Tuesday, August 19, 2008

On Feeding Fake Babies

A couple of years ago, the must-have Christmas item for Gracie was a Love Me Chou Chou doll. It cost over $50 and was sold out everywhere, but I persisted and battled hoards of holiday shoppers to bring my baby the baby of her heart's desire. Gracie was so excited to feed the baby and to change her and to love on her -- for all of two weeks. The the well-won Love Me Chou Chou doll took up permanent residence on the floor of Gracie's bedroom until Bub found it one day and peeled all the skin off it's face.

This year, the must-have Christmas item was a Baby Alive doll. Similarly priced and equally hard to find, I considered the challenge, but instead, decided on a lesson. Gracie has plenty of dolls and didn't really need a new one -- particularly a new one she wouldn't appreciate. I told her she could have that Baby Alive, only I wasn't going to buy it. She was.

She protested that she was only five, and had no way to make money, but I reminded her of the holiday cash and gift card supply she was likely to get. Sure enough, a few days before Christmas, she had enough saved up to buy her -- she was so excited! On Christmas Eve, we were at Wal-Mart picking up some last minute baking supplies and she decided to buy her then.

We put the Baby Alive in our basket and walked around for a while as I explained to Gracie that if she waited just two more days until the After-Christmas sales, she'd likely get her at a discount. It was a difficult decision, but when I explained that the money saved could be applied towards other things she wanted, she got right on board. Baby Alive was on sale after Christmas, and Gracie happily brought her home. Moreover, she's taken such good care of her since the investment was her own.

Today, we spent the day feeding Baby Alive. If you're not familiar with the Baby Alive, she has a misshapen body and big alien eyes, and she eats and drinks from magnetized utensils. She giggles and squeals and sings creepy songs, and then she poops in her pants. Gracie thinks she is just the best toy ever and has literally cared for her baby all day long, even carrying her in a sling in Albertsons.

"You were right, Mommy," she said today, as I was washing baby dishes and she was giving her crying baby a bottle again. "It is hard work being a mommy. I even have about twenty babies [insert various stuffed animal names here]. You're pretty lucky you only have two, or you'd be very tired."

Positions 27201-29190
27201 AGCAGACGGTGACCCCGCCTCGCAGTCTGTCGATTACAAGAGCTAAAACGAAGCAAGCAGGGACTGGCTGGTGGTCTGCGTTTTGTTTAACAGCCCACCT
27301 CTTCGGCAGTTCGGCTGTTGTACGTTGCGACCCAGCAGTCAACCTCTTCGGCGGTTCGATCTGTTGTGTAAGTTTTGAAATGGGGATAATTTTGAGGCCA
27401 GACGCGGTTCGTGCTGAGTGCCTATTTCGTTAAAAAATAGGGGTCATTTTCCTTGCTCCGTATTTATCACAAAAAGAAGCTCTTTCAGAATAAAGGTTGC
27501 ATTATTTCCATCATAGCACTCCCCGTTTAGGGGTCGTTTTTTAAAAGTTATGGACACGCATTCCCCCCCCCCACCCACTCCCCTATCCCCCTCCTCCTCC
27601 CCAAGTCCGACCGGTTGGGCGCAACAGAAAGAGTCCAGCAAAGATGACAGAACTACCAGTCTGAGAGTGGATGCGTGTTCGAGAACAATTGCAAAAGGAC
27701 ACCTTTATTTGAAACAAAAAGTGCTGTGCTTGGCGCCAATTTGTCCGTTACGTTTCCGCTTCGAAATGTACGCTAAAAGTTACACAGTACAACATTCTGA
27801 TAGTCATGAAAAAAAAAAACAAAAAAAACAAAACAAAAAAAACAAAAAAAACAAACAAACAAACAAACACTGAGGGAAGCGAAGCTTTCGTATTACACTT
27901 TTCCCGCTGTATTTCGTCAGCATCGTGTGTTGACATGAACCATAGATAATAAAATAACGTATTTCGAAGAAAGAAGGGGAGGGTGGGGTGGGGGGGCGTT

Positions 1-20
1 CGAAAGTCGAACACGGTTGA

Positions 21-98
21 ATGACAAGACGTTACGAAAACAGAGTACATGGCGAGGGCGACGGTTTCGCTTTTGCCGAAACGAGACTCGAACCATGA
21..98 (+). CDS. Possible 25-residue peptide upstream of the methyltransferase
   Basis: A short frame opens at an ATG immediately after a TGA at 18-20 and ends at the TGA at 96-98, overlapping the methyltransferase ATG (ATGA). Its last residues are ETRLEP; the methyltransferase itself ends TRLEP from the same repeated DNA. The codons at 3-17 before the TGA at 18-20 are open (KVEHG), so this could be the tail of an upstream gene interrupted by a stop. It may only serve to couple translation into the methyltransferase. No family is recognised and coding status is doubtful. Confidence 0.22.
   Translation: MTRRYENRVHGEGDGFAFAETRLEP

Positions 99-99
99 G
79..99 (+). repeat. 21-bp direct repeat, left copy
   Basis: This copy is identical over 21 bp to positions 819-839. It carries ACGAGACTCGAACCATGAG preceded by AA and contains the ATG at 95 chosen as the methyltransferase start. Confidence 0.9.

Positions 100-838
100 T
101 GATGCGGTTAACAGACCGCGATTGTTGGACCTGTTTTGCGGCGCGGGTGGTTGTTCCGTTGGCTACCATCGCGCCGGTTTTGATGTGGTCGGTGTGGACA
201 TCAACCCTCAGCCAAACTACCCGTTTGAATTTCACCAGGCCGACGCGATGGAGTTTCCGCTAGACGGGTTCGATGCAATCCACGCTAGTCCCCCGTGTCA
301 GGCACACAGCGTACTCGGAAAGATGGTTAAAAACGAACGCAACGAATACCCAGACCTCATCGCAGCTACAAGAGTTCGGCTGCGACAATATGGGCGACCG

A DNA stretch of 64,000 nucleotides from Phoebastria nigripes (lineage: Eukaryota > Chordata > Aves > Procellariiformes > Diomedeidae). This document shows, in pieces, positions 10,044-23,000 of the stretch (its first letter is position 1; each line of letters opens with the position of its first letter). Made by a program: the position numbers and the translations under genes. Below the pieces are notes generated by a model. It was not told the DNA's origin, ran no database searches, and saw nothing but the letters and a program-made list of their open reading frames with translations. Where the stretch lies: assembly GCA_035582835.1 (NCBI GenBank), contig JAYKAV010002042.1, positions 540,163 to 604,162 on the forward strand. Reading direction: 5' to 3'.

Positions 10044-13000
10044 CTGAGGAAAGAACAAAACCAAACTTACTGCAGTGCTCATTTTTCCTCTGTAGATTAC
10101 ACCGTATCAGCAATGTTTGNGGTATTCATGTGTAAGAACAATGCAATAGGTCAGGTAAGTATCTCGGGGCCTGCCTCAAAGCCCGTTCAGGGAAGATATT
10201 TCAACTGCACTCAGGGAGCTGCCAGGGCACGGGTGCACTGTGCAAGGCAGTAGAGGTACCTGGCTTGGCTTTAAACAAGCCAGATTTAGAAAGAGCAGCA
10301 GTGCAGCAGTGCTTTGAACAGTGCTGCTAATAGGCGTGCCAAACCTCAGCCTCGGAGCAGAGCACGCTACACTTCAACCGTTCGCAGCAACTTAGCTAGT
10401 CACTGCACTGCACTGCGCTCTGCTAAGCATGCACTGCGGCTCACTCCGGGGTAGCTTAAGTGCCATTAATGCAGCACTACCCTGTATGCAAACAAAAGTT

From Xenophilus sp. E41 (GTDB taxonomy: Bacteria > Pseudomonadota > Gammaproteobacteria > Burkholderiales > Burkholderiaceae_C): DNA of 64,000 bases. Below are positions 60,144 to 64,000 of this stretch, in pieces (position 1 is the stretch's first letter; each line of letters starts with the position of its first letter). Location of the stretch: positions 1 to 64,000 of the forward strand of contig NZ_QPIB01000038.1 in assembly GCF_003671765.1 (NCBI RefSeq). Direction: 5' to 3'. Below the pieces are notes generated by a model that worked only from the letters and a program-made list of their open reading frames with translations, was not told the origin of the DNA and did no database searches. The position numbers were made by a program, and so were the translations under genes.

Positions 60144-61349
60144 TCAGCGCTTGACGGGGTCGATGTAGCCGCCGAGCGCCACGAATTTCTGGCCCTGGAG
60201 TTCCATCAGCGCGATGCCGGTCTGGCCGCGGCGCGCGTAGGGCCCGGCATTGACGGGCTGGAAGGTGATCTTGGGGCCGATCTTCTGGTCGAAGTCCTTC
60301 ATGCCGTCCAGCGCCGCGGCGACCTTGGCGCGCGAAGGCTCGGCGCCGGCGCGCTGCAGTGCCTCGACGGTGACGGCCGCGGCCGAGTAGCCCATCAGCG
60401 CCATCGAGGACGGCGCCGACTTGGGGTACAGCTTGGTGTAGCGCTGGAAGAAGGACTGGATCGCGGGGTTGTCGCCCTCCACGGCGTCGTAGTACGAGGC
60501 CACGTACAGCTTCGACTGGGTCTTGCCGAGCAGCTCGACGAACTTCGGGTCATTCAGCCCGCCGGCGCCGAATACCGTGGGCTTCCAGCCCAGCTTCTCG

As I spent time playing with Gracie and her fake baby, I couldn't help but think about the adoption home study and some of the information that will be required of us, for example, the entire history of our infertility. I think it's a pretty standard requirement to explain the process of all we've been through so the social worker can determine if we've worked through it enough, "gotten over" it enough, to effectively care for a child not of our own making.

But how do we (I) wrap our (my) experiences up in a tidy little package? I don't know that I can. I will never get over my babies who have died. I'll never forget hearts beating on monitors, followed by black stillness later on. I'll never not remember Zachary's sticky new skin against mine and the rhythmic rise of his chest until his baby heart beat no longer. I'll never forget handing off his itty-bitty body and picking up an even smaller urn. I can never forget just how many times I told the funeral director we weren't meant to be there. Can I dismiss the days I lost, the tears I cried, the heart that broke and is being restored even still? I cannot.

And yet, I do not think these things prohibit me from parenting.

Am I disappointed that we're considering adoption instead of bearing another child? No, absolutely not. Adoption is a lovely and wonderful experience in its own right. It's a process we're privileged to be a part of. Adoption has always been part of the plan, part of our plan, and is separate from the babies lost. But how do I convey that? How do I reflect that readiness to move forward in light of the ones I've lost? How do I convey that this is not a replacement, but rather an addition to our hearts and our home?

I know ultimately, the whole of this matter is out of my hands -- how I feel, how I am perceived. We may or may not ever be chosen to parent, and that will be contingent upon all sorts of things. Above all, we're willing to walk this path and are truly hopeful to be transformed -- to be made holy -- along the journey.

Lord, let me lay bare my heart and to let go of the fear I feel. Help me to rely on you, even in these small matters. Let your will be done in our lives and in our family, and guide us along the path of your intention.


  • Randi

    I pray that your fears will be quieted and replaced by peace ... and that this journey will start and end with much happiness.

  • chickadee

    this is my first time here but from this post i want to come back and read more about your story. already my heart is breaking for you, but i know god has a plan for your family.

  • Texas Lisa

    I agree that there is a wonderful plan for your family. Thanks for stopping by my family site. I also have a person site where I talk about my struggles with weight loss and infertility...

    I am here to talk about adoption anytime!

  • Dana

    I think what you just wrote there is more than enough for whatever they are looking for. :) I don't think anyone can consider sorrow at the loss of a child as a negative in an adoption process.

    They like to fill out their paperwork. It is the only way they know how to document who you are. Of course, you are much more than that, but I wouldn't worry about that too much.

    God bless and I pray all goes well and you soon have peace.

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